Final partition arrangement.
My final partition arrangement on the external hard drive.

With the external drive all prepared, we now need to make a couple of notes, specifically -  note the device and partition numbers. In this example my external drive is identified as /dev/sdb with partitions located on /dev/sdb1 (fat32 system/boot), /dev/sdb2 (linux-swap), /dev/sdb3 (ext4 root volume). We also need to record the UUIDs of the system and root volumes for this drive. Double click on the fat32 system partition at /dev/sdb1, and from the ‘Information about’ screen that pops up - make a note of the UUID. In my case: ED3C-7CB8. Now do the same for the root volume - the ext4 partition on /dev/sdb3 - double click on the partition and note the UUID. In my case: dd8eed75-c315-420f-b208-92301cfbf300.

We’re now almost ready to install Ubuntu 19.10 on this drive. Note first however, that in two attempts at this process, the system volume of the computer I was using for this process (my Windows 10 computer) was modified and left with a dual boot installation, which is NOT what we want (as that would effectively ‘bind’ our external hard drive to this computer). When we install Ubuntu 19.10 - we’ll mainly follow the instructions here - How to install Ubuntu on portable external Hard Drive? - however, during installation - Ubuntu 19.10 will use the first UEFI system partition it finds to install the modified bootloader, and so the instructions in the previous link that specify the following: “Very important: change the installation of the bootloader to the USB HD. This will most likely be /dev/sdb. This will prevent you from overwriting the master boot record on your hard drive. (If you do this by accident, it's easily fixed).” - simply won’t work. The only scenario I’ve not yet tried to prevent this is unplugging, or removing the computer’s internal hard drive before installing Ubuntu onto our target external drive. The remaining steps will show how to fix this, as well as how to correctly install a working GRUB bootloader onto our newly created /dev/sdb1 system fat32 ESP partition.

D. Install Ubuntu 19.10

With your external target drive all prepared we’re now ready to install Ubuntu 19.10. As per the link in the previous section, we’re going to start a normal installation followed by ‘Something else’ when we get to the partition selection step. You should still be booted from your Ubuntu Installation media thumb drive.

Close GParted and then double click on the Install Ubuntu 19.10 icon on your desktop. Choose your language settings, and optionally install third-party drivers. On the next screen, for ‘Installation Type’ - choose the last option ‘Something else’ before proceeding.

Choose Something Else during Ubuntu Install
Be sure to select 'Something else' during Ubuntu 19.10 installation.

Now that we’re on the ‘Something else’ installation type screen - scroll down the list of available drive volumes until you see your device and the partitions we previously created. In this example /dev/sdb1, /dev/sdb2, and /dev/sdb3.

  1. Double click on the 100MB fat32 system efi partition we created (/dev/sdb1)and choose ‘Use as EFI system partition’ but do not format the partition.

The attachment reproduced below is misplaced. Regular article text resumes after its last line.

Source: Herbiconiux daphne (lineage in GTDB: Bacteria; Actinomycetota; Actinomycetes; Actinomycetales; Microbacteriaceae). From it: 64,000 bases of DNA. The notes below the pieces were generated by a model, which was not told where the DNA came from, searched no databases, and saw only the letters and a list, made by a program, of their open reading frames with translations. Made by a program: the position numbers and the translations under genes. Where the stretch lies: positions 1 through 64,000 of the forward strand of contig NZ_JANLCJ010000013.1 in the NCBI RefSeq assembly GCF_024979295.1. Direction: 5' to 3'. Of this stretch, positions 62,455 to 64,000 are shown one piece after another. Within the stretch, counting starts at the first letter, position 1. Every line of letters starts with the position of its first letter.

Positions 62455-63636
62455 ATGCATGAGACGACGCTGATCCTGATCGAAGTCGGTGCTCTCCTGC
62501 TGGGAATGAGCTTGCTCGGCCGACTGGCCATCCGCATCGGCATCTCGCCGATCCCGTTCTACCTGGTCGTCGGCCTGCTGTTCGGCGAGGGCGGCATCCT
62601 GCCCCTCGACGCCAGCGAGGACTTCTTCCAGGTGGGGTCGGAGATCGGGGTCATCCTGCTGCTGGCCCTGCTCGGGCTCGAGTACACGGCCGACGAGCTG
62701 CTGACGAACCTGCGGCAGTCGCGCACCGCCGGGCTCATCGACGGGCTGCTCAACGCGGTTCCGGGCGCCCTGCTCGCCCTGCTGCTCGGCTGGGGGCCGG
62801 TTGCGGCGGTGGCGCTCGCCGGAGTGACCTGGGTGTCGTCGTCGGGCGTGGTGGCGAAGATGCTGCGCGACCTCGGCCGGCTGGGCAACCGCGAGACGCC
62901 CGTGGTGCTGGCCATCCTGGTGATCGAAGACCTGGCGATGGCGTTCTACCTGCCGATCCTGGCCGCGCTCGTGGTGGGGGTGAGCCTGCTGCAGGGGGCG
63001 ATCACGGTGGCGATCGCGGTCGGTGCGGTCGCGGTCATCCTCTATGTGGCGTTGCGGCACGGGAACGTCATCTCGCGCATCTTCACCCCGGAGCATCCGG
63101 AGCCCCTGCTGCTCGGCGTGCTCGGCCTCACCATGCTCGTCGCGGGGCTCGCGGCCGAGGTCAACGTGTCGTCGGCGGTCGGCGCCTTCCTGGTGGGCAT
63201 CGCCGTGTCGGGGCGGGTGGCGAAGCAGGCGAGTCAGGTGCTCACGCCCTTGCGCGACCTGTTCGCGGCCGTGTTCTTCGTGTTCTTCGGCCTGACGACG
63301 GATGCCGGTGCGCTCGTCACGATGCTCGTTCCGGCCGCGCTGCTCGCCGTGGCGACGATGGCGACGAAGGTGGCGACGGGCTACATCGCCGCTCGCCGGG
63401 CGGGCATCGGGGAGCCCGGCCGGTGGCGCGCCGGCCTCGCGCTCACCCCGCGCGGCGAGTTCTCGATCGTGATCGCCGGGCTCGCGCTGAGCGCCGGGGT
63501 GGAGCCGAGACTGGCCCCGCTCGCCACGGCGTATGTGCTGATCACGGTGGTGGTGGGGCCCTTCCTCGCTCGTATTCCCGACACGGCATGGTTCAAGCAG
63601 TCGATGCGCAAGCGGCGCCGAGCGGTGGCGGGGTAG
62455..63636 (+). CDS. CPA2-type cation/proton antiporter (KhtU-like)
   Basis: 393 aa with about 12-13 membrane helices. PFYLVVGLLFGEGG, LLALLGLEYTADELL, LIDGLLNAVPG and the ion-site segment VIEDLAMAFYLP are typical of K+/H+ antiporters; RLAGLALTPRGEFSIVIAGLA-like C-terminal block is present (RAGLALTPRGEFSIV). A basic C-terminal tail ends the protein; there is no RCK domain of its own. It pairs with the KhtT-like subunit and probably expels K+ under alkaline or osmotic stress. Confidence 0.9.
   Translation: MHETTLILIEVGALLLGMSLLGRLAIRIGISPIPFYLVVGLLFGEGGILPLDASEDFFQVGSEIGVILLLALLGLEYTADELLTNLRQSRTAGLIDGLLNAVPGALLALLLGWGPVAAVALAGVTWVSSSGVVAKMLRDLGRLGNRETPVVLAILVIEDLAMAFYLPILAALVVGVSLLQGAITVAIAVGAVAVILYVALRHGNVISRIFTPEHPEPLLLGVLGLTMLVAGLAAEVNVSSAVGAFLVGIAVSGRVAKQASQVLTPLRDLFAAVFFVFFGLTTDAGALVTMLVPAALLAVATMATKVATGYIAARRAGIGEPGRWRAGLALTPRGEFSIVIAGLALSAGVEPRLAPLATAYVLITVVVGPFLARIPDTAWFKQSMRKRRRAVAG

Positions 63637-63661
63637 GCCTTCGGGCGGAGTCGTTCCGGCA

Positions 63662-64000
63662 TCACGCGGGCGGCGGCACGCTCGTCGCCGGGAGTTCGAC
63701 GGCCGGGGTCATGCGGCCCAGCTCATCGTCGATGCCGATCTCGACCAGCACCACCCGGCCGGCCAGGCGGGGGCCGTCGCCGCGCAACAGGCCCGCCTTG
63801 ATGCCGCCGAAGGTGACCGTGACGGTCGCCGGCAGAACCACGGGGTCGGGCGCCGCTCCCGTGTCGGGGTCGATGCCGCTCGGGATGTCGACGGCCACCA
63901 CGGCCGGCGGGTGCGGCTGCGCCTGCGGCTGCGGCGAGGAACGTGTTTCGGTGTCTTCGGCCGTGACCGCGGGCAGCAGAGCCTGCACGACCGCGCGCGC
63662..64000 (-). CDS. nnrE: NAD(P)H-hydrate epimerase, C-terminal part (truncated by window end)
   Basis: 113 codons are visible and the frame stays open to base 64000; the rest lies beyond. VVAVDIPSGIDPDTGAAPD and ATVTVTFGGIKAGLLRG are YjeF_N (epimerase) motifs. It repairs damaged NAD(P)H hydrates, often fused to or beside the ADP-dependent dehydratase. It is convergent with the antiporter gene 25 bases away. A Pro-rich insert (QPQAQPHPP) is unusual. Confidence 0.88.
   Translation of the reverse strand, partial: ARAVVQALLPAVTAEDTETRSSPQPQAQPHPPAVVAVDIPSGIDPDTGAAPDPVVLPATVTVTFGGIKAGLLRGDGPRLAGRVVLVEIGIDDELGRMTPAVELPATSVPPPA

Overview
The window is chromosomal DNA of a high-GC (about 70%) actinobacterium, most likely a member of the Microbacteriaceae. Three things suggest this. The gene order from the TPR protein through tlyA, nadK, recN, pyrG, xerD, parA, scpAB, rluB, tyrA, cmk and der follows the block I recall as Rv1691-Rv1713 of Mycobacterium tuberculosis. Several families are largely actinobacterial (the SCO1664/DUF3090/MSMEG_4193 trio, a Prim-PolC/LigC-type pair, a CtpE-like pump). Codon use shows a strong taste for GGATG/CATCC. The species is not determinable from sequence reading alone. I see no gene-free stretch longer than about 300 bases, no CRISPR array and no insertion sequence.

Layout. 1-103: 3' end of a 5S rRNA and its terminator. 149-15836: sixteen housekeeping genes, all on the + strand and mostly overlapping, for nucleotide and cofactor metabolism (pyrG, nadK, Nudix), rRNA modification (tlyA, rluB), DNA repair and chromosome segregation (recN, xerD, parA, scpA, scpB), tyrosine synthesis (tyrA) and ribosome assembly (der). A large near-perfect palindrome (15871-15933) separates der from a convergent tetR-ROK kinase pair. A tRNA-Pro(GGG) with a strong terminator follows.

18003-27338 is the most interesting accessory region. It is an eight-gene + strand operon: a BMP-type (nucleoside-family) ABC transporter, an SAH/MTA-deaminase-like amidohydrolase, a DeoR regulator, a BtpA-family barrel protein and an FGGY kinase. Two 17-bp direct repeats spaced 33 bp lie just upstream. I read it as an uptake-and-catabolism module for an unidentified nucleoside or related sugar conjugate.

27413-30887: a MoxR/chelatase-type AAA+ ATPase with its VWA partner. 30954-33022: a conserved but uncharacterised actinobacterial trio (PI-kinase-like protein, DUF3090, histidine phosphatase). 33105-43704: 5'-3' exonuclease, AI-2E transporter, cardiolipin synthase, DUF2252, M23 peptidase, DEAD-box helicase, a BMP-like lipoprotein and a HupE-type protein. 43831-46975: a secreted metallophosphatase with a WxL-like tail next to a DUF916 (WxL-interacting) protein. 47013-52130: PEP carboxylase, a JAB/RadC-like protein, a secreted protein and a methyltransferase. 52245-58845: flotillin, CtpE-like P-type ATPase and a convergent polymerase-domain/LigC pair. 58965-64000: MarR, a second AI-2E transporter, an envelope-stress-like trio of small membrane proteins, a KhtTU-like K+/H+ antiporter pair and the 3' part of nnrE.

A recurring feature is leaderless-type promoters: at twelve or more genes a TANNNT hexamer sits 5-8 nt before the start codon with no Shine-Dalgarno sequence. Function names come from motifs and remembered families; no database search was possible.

2. Double click on the /dev/sdb2 partition and choose ‘Use as swap area’.
  3. Then double click on the /dev/sdb3 partition - and choose use as 'Ext4 journaling file system’, and set the mount point to / or root, and again do not format this partition.
  4. Lastly - select the ‘Device for boot loader installations:’ to the name of the device for your external hard drive (although as noted above, this may not work and you’ll need to follow the remaining steps below). 

Your settings should look like the following:

Final partition selection during installation
Final partition selections for installation of Ubuntu.

Go ahead now and install Ubuntu 19.10 to your external drive - setting your timezone, and user account information as you would with a normal Ubuntu installation.

E. Install Grub onto the ESP partition

As previously mentioned, the Ubuntu 19.10 installation process will likely have created a ‘dual boot’ installation by modifying your host computer's main EFI / ESP partition, effectively ‘binding’ your external drive to this computer. If so, there are two remaining tasks.

First, we need to correctly install the Grub bootloader onto the boot partition of our external portable drive - turning it into a truly portable installation.

The second and last step will be to remove the ‘dual boot’ configuration from the computer you are using to create this new external and portable drive. You can check to see if any of this applies to you by rebooting your computer WITH the new external drive plugged in - but selecting your computers primary disk (not the external disk) to boot from. If you see a ‘dual boot’ Grub option screen - then everything that follows applies.

Make sure you’re now booted from the Ubuntu installation thumb drive (in the ‘Try Ubuntu mode), and start the ‘Terminal’ application.

First we’re going to unmount the media volume of the thumb drive (leaving ‘Try Now’ Ubuntu running in memory only). Replace the 'uuid of your media' text below with the uuid in your system. There should be only one under media/ubuntu.

sudo umount /media/ubuntu/<the uuid of your media>

Now we’ll mount our new Ubuntu installation root volume from our external drive..

sudo mount /dev/sdb3 /mnt

We now need to fixup the UUIDs of the mount points in fstab for our external Ubuntu installation using the UUIDs we made a note of earlier:

sudo nano /mnt/etc/fstab

Copy and then comment the line with the /boot/efi mount point. In your new line replace the current UUID with the one from above - in this case ED3C-7CB8

The swap and root /mount points should be pointed to the correct volumes on our external drive.  Save and close the file

Now we need to mount our new EFI / ESP system partition - our 100MB fat32 partition on /dev/sdb1

sudo mount /dev/sdb1 /mnt/boot/efi

We now need to create some special system process mount points in our ‘simulated’ Ubuntu system, so that we can chroot into this volume and install Grub from the Ubuntu installation of our external drive itself (it must be installed using the same OS as the loader will target at boot).